Two east coast visitors in two days makes Megan a happy girl. Jeb, my charming and hilarious friend from Boston College, stopped in for a night on Sunday and fabulous Anthony has graced San Fransciso with his presence for the next few days. On Sunday we took Jeb up to Sonoma, ate at The Girl & the Fig, drove to Yountville and had macarons and espresso out on the patio of Bouchon Bakery, and chatted away until it was dark and my flip-flopped feet were freezing. Then tonight, Linnea and I were supposed to meet up with Anthony and Liz to have some drinks in the city. Blame it on daylight savings time (because I am) or my minor social anxiety (likely) or just pure laziness (very likely)--but I'm sitting here in front of my computer screen instead of on a bar stool. I actually took a shower, got dressed, put on a little blush (generally the extent of my make-up) and was ready to roll. I was in the passenger side of Linnea's car, deciding which playlist to listen to. For a few blocks, there were lots of internal pep-talks about how much fun this would be and how productive Tuesdays were over-rated anyhow. Nope, turn the car around. I just couldn't imagine staying out late, having to get up early, and navigating around noisy bars. Instead, I turned to brussels sprouts, chorizo, and onion and tried a recipe I'm thinking of making for Thanksgiving. While I'm dying to see Anthony and hear about what's going on in his world, I was thrilled with a hot plate of these little guys with dinner. I know that brussels sprouts aren't everyone's favorite, but these are quite tender and absorb the flavor of the chorizo and onion beautifully. I'd go out on a limb and say that even non sprout-loving folks may appreciate them.
As many of you know, Linnea and I currently live at my mom's house. It's a long story that involves my mom going back to graduate school, the family dogs, her eventually moving home, and me losing my job. It's very temporary and while I never envisioned being thirty and living at home--really, it's wonderful. I've gotten to spend so much time with my mom: sitting at the counter watching her cook; obeying her nonsensical driveway parking rules; talking about books, celebrities, Obama's charm. But Linnea and I have set a date that January 1 we'll be moving out. It's time. I can't wait to live right in the city, where you can get a piece of pizza after 9 p.m. (you can't get anything after 9 p.m. in Marin) and walk out your door in the morning to grab a cup of coffee and hop on the bus. I miss the constant buzz of a city, the way the sun glints off the buildings, and the proximity of your neighbors. That being said, Linnea, my mom and I all had a lovely (albeit quiet) suburban Halloween. We baked, we drank, we ordered a pizza, we drank some more, we carved pumpkins, and we handed out mini candy bars to the --drumroll, please-- one trick-or-treater who dropped by. I had big plans for my pumpkin this year. I was going to carve a cupcake on the front, and it was going to be epic. Well suffice it to say, my vision fell flat (pumpkin below is mine, the two below that are my mom's and Linnea's). Blame it on failing high school geometry or that second glass of wine, but it really ended up looking like a pumpkin with the entire front carved out. Oh well. At least one thing turned out just as planned: Rose Levy Beranbaum's English Gingerbread Cake.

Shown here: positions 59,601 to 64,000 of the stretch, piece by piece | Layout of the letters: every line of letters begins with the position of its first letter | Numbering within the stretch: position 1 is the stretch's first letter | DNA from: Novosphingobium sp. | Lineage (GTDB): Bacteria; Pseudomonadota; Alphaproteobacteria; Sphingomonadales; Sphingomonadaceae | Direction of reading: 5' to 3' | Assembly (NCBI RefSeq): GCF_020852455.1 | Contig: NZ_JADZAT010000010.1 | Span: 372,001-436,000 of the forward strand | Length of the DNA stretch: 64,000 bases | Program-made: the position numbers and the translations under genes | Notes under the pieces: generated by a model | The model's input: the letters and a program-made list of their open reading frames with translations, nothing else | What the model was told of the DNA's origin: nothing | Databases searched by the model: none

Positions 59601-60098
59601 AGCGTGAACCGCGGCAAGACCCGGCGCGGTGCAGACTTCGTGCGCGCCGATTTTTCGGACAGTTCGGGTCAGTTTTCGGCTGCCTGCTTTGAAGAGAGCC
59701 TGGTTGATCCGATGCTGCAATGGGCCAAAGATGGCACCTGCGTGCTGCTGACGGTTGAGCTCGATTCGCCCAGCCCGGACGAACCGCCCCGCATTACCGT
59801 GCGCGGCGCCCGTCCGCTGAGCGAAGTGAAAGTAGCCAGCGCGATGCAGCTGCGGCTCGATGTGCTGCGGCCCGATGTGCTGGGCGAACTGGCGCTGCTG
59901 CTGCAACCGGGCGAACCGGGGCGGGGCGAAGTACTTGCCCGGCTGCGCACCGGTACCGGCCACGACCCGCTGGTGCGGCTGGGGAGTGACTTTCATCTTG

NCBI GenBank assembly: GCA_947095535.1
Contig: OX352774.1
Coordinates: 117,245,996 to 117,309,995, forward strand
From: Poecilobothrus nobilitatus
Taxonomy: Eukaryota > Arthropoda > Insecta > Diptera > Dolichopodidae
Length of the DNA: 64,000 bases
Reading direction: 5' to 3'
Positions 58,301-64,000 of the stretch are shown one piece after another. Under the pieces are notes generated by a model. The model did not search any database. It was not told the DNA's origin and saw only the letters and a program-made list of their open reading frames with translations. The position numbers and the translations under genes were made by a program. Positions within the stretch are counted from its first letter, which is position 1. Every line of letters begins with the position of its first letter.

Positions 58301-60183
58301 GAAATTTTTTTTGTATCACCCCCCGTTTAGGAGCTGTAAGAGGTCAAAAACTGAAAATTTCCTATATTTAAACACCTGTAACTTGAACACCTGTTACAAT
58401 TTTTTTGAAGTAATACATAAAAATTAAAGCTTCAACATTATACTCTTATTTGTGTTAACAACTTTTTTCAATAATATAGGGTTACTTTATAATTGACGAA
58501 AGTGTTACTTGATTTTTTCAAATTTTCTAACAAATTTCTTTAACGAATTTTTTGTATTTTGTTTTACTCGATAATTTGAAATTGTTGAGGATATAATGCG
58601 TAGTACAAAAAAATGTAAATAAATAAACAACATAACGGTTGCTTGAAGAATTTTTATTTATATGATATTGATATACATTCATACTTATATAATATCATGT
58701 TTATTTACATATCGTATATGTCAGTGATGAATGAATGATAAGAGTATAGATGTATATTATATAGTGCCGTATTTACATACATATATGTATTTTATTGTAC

This is my favorite soup recipe. Ever. I discovered it in Vegetarian Times when I was a vegetarian and living in Boulder, CO (fitting, I know). But more than anything, this soup reminds me of snowy afternoons in Boston. A whole pot would feed me for a good five days. As a graduate student, I'd stock up on bread, butter, greens, coffee and milk, plenty of tea, and a chocolate bar and I could hibernate for quite some time. The smell of the fennel seeds cooking in olive oil brings me right back to my pink-tiled Brookline kitchen. I'd sit at the bay windows, looking out at elderly Russian women in vibrant silk scarves pushing their shopping carts back from the corner grocery store, and college kids with backpacks and arms of books racing to catch the bus. I'll always equate the smell of this soup with that light-filled pink kitchen, fallen leaves whipping by the windows, and the fading Eastern afternoon light.